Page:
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Cholesterol levels

Cholesterol is a fatty substance found in your blood. Too much of it can cause serious health problems.

High cholesterol does not cause symptoms. You can only find out if you have it from a blood test.

You can lower your cholesterol by eating healthily and getting more exercise. Some people also need to take medicine such as statins.

Read more on the NHS website.

High cholesterol does not cause symptoms. You can only find out if you have it from a blood test.

Read more on the NHS website.

You can lower your cholesterol by eating healthily and getting more exercise. Some people also need to take medicine such as statins.

Self-care

Eat less fatty food

To reduce your cholesterol, try to cut down on fatty food, especially food that contains a type of fat called saturated fat.

You can still have foods that contain a healthier type of fat called unsaturated fat.

Check labels on food to see what type of fat it has in it.

Try to eat more:

  • oily fish, like mackerel and salmon
  • brown rice, bread and pasta
  • nuts and seeds
  • fruits and vegetables

Try to eat less:

  • meat pies, sausages and fatty meat
  • butter, lard and ghee
  • cream and hard cheese, like cheddar
  • cakes and biscuits
  • food that contains coconut oil or palm oil

Exercise more

Aim to do at least 150 minutes (2.5 hours) of exercise a week.

Some good things to try when starting out include:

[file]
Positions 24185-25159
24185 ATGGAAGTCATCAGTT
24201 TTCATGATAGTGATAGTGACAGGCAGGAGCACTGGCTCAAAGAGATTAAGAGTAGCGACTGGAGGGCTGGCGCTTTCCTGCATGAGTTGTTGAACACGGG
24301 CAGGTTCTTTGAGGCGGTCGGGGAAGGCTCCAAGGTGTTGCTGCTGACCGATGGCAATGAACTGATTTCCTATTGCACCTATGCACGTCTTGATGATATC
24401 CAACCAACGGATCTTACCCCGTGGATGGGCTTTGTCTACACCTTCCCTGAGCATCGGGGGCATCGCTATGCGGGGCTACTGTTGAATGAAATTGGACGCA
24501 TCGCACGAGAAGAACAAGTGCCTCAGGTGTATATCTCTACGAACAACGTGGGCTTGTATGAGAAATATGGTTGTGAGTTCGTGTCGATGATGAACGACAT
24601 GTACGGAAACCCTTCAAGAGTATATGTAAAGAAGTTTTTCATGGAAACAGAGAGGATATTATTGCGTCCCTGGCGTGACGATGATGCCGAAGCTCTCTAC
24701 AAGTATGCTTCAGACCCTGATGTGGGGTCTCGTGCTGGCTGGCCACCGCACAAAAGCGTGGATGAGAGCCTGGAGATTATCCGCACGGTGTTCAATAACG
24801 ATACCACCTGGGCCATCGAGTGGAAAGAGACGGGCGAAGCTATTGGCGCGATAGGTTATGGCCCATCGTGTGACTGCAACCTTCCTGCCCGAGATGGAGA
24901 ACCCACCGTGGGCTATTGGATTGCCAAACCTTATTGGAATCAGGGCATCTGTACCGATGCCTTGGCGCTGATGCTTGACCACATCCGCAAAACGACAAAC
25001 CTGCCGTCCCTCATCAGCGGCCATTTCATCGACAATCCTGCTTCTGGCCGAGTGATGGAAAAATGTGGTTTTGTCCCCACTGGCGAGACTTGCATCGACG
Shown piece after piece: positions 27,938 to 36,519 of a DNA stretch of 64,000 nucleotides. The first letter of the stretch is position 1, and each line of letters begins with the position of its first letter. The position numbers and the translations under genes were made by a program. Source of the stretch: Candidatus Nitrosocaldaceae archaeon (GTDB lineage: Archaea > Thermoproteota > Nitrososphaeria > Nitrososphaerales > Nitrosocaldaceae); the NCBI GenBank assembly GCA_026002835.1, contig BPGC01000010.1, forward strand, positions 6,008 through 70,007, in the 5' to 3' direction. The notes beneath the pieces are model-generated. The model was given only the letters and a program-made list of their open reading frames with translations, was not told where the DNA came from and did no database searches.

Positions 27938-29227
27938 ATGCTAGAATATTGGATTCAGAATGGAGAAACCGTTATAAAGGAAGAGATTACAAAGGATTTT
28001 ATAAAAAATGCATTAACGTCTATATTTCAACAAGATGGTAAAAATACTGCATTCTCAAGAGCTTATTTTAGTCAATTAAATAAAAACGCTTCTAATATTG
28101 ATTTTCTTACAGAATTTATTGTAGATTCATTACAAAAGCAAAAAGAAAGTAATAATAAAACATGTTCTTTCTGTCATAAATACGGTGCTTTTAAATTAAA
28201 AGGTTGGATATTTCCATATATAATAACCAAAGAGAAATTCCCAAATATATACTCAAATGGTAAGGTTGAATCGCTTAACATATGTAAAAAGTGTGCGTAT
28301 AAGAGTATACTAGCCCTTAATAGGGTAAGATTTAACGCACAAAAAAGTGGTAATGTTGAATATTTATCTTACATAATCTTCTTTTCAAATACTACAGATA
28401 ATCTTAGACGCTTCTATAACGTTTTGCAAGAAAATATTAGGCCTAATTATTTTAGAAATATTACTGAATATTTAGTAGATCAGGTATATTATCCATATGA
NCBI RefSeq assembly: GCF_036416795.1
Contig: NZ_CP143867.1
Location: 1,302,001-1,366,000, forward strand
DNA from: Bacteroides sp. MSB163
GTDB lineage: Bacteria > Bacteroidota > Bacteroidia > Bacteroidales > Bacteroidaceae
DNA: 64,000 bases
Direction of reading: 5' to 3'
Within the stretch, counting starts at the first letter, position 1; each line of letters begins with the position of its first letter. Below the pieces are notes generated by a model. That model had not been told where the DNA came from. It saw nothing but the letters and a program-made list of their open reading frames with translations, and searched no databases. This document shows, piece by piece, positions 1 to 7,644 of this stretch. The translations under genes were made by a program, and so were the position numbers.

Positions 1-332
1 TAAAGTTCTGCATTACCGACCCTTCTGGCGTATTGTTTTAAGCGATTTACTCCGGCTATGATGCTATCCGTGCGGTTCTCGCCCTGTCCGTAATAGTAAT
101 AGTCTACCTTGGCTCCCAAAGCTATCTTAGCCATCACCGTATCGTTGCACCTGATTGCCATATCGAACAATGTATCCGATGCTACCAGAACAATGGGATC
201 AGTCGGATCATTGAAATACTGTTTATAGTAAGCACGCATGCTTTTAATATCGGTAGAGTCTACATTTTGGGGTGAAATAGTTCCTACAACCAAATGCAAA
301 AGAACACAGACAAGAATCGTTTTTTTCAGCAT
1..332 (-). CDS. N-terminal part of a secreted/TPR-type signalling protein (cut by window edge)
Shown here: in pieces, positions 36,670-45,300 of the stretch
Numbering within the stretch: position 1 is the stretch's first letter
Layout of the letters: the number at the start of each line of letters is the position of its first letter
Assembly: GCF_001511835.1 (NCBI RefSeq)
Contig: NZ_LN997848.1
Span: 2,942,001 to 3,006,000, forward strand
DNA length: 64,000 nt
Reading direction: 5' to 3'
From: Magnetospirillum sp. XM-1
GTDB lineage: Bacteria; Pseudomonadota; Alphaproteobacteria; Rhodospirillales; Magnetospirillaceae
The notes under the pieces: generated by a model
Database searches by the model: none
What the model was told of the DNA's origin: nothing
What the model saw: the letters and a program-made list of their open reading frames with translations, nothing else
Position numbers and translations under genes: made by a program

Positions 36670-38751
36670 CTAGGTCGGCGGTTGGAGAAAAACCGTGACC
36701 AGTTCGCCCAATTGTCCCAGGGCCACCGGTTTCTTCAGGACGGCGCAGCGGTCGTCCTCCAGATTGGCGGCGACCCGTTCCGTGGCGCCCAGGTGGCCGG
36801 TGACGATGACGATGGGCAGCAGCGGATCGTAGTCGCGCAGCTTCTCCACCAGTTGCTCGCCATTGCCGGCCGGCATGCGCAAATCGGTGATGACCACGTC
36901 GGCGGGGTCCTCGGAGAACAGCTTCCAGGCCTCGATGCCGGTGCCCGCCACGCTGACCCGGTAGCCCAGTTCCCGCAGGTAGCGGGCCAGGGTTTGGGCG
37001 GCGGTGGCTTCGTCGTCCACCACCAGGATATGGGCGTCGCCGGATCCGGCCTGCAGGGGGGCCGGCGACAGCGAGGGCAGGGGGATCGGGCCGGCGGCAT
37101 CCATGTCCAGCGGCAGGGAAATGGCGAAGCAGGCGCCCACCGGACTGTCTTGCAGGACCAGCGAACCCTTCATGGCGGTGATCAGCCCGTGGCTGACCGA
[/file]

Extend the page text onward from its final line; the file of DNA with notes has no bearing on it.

• walking – try to walk fast enough so your heart starts beating faster
  • swimming
  • cycling

Try a few different exercises to find something you like doing. You're more likely to keep doing it if you enjoy it.

Stop smoking

Smoking can raise your cholesterol and make you more likely to have serious problems like heart attacks, strokes and cancer.

If you want to stop smoking, you can get help and support from:

  • your GP
  • the NHS Stop Smoking Service – your GP can refer you or you can ring the helpline on 0300 123 1044 (England only)

They can give you useful tips and advice about ways to stop cravings.

Cut down on alcohol

Try to:

  • avoid drinking more than 14 units of alcohol a week
  • have several drink-free days each week
  • avoid drinking lots of alcohol in a short time (binge drinking)

Ask your GP for help and advice if you're struggling to cut down.

Medical treatments

You might need medicine to lower your cholesterol if:

  • your cholesterol level has not gone down after changing your diet and lifestyle
  • you're at a high risk of having a heart attack or stroke

Ask your doctor about the medicines you can take.

Statins

Statins are the most common medicine for high cholesterol.

They reduce the amount of cholesterol your body makes.

You take a tablet once a day. You usually need to take them for life.

Other medicines for high cholesterol

Other medicines may be used if statins do not work or you do not want to take statins.

These include:

  • other tablets – such as ezetimibe, fibrates and bile acid sequestrants (also called resins)
  • injections – such as alirocumab and evolocumab

Read more on the NHS website.